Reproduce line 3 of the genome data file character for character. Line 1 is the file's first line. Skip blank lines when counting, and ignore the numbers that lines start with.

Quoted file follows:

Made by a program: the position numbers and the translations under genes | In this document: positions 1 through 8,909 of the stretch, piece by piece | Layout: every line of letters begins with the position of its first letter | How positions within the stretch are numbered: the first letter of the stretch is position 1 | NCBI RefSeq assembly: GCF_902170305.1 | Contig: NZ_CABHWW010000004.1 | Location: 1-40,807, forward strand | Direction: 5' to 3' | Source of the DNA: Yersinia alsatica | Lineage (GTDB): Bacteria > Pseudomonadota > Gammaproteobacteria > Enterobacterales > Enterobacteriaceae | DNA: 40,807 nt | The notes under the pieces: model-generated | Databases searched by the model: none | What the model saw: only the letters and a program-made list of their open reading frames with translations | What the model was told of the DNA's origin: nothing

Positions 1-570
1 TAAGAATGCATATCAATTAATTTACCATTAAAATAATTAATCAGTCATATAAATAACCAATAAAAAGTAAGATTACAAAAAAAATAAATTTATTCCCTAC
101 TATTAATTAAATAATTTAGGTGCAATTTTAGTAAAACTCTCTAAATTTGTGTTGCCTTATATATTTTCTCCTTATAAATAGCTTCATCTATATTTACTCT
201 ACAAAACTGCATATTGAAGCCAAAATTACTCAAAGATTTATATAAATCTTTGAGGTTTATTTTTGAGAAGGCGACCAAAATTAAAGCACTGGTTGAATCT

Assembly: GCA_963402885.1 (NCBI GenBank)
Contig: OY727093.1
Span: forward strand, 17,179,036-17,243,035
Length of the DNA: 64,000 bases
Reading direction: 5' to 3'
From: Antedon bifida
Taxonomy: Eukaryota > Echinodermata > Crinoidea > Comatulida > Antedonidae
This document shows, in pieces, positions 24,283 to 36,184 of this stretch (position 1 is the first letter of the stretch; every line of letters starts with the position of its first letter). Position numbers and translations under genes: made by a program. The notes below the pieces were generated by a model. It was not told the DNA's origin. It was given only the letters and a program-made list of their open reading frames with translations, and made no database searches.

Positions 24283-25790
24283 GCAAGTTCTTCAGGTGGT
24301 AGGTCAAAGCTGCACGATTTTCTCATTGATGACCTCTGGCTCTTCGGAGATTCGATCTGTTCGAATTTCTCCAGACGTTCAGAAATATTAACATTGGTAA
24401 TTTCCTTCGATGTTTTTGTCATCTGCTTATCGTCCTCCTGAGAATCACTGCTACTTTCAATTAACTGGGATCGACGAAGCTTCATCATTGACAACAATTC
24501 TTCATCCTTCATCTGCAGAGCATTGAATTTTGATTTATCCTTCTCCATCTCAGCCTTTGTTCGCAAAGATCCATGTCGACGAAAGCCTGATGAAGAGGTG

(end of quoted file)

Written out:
1 TAAGAATGCATATCAATTAATTTACCATTAAAATAATTAATCAGTCATATAAATAACCAATAAAAAGTAAGATTACAAAAAAAATAAATTTATTCCCTAC